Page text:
Hong Kong was one of the biggest losers in Asia as markets reversed course after the Fed indicated interest rates would go higher than expected
London (AFP) - Global stocks sank Thursday and the dollar rose after the US Federal Reserve hiked interest rates again and signalled they would go higher to fight inflation.
Markets were also on tenterhooks ahead of expected rate increases from the Bank of England and the European Central Bank.
Both are expected to mirror the Fed’s half-point hike to tackle soaring inflation, after rate increases also in Norway and Switzerland.
Sentiment was hammered Thursday after the Fed suggested that it saw US rates topping out next year at 5.1 percent, higher than markets had predicted.
“Equity markets are back in the red… as investors reel from the nasty shock delivered by the Fed and look ahead to central bank rate decisions on the agenda today,” said Oanda analyst Craig Erlam.
“The question now becomes whether other central banks will take a similarly hawkish position against the markets and ruin any hope of a Santa rally this year.”
The Fed also warned that the world’s biggest economy would grow less than expected next year, fuelling fresh recession fears.
Rising rates fan recession concerns because they push up loan repayments for consumers and companies, denting expenditure, investment and economic activity.
At the same time, however, the world’s major central banks are seeking to dampen red-hot inflation, which has been fuelled partly by fallout from Russia’s invasion of Ukraine.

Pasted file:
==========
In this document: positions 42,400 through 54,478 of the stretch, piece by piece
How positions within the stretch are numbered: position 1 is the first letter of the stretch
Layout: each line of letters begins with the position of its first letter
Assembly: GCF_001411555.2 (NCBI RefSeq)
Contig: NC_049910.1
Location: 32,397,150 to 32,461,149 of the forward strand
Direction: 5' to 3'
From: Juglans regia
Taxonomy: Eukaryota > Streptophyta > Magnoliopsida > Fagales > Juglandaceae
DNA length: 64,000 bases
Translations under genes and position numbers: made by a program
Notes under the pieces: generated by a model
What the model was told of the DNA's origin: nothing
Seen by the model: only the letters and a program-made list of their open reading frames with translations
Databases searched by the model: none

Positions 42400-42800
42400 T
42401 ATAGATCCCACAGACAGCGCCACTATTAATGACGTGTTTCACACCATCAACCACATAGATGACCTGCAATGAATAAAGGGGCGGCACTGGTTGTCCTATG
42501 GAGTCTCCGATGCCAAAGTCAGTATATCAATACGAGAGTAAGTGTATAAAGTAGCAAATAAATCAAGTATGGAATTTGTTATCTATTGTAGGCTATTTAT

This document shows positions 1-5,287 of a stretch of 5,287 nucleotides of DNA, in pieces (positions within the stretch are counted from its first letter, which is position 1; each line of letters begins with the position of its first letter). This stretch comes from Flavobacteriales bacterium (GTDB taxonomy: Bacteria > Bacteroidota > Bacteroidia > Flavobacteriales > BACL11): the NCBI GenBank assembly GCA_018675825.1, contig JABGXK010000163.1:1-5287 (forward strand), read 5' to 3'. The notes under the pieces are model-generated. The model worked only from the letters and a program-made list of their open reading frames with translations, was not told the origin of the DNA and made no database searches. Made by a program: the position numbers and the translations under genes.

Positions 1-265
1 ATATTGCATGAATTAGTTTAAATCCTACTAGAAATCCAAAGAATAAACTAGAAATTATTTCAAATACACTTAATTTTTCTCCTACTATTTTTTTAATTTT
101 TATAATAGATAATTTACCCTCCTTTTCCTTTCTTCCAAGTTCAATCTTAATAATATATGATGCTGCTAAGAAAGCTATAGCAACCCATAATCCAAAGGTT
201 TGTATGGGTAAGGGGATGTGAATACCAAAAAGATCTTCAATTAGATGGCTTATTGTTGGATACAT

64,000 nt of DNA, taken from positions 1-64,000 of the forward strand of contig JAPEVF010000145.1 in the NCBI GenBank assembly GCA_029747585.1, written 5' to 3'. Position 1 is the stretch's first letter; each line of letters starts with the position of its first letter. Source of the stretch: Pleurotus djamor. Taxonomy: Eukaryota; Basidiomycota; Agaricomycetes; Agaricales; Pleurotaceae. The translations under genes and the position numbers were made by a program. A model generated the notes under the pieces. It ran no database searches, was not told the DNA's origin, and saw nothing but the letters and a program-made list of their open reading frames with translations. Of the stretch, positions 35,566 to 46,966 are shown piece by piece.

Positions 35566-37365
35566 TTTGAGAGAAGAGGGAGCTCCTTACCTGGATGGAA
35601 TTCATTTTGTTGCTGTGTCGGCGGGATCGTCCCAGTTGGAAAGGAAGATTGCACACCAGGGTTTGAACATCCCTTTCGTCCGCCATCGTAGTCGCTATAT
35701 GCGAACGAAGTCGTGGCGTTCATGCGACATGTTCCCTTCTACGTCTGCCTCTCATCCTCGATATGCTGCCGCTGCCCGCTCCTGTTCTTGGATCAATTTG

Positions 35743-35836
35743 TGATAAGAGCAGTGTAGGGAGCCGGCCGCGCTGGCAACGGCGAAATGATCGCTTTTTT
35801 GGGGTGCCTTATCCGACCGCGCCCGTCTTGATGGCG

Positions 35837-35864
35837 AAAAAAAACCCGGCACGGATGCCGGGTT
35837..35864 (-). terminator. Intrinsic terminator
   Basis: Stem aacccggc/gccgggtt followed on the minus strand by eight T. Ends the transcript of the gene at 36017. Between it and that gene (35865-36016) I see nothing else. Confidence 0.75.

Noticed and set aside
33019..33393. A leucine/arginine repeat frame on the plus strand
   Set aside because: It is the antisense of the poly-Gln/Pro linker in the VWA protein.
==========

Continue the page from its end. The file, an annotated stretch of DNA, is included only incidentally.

Recent official data painted a picture of slowing inflation in Britain and the United States, although consumer prices remain elevated.
“The interest rate hikes keep on coming and this trend is almost certainly going to remain intact in early 2023,” noted AJ Bell investment director Russ Mould.
“Raising rates makes it more expensive for consumers and businesses to borrow money and theoretically causes a reduction in spending and investment which should help to ease the economy and bring down prices.
“This takes time to work its way through the system and so central banks will continue their rate hiking path until there is adequate evidence to support a shift in policy.”
Markets had rallied earlier this week after data showed the US consumer price index rose less than forecast in November, marking a fifth straight slowdown and the lowest level since December last year.
But the Fed appeared less inclined to accept that the recent figures were enough to indicate enough progress was being made.
“Fifty basis points is still a historically large increase, and we still have some ways to go,” Fed boss Jerome Powell told reporters after the announcement.
Oil prices rose on lingering concerns over slowing global energy demand, dealers said.
- Key figures around 1120 GMT -
London - FTSE 100: DOWN 0.4 percent at 7,468.62 points
Frankfurt - DAX: DOWN 1.1 percent at 14,295.23
Paris - CAC 40: DOWN 1.1 percent at 6,655.77
EURO STOXX 50: DOWN 1.2 percent at 3,926.88
Tokyo - Nikkei 225: DOWN 0.4 percent at 28,051.70 (close)
Hong Kong - Hang Seng Index: DOWN 1.6 percent at 19,368.59 (close)
Shanghai - Composite: DOWN 0.3 percent at 3,168.65 (close)
New York - Dow: DOWN 0.4 percent at 33,966.35 (close)
Euro/dollar: DOWN at $1.0614 from $1.0684 on Wednesday
Dollar/yen: UP at 136.76 yen from 135.45 yen
Pound/dollar: DOWN at $1.2343 from $1.2424
Euro/pound: UP at 86.02 pence from 85.96 pence
Brent North Sea crude: UP 0.4 percent at $83.06 per barrel
West Texas Intermediate: UP 0.4 percent at $77.55 per barrel